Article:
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Timothy R. LannonDecember 23, 2000
The Catholic Character of Catholic Schoolsby James Youniss, John J. Convey, and Jeffrey A. McLellan, (Eds.)Univ. of Notre Dame Press. 272p $28

Ex Corde Ecclesiae, the Vatican document issued by John Paul II on Aug. 15, 1990, describes the relationship that should exist between the Catholic Church and Catholic colleges and universities throughout the world. Even before that document was issued, there had been considerable discussion and debate, including some in America, about the Catholic identity of Catholic colleges and universities in the United States. The discussion centers on how Catholic identity can be maintained in the midst of the competing values of American higher education.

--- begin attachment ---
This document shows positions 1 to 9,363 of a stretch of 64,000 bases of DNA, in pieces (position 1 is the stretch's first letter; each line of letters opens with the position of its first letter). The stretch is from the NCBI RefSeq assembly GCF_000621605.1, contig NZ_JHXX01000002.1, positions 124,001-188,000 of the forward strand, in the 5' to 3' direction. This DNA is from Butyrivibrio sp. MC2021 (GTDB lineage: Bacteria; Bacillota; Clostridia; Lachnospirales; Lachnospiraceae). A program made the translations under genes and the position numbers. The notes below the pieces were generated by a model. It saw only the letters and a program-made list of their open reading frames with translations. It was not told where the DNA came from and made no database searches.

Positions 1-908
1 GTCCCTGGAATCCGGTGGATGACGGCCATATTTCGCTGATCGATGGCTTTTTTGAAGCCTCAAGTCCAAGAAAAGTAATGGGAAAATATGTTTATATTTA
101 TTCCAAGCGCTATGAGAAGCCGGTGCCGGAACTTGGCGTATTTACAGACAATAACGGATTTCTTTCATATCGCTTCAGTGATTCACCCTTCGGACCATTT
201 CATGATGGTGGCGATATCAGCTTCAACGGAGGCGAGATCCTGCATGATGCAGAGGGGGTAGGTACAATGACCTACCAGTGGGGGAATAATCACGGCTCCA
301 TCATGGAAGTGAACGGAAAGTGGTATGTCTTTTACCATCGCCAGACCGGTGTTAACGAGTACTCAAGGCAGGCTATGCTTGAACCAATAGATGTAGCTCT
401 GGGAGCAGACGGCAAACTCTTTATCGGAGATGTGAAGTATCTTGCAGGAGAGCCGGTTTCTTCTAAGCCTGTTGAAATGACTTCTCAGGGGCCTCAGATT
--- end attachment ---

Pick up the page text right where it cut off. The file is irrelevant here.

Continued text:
The Catholic Character of CatholicSchools directs our attention to the issue of maintaining the religious character of Catholic elementary and secondary schools today, and what must be done in order to maintain that character for the future. It is the second book in a series about contemporary Catholic secondary and elementary schools. The first book, The Current State and Future forCatholicSchools (Teachers College Press, 2000), edited by James Youniss and John Convey, deals with the operational and managerial aspects of Catholic schools. Youniss is a professor of psychology and former director of the Life Cycle Institute at the Catholic University of America; Convey is the provost and the St. Elizabeth Ann Seton Professor of Education at The Catholic University of America; and McLellan is a research associate of the Life Cycle Institute and editor of The Role of Peer Groups in Adolescent Social Identity.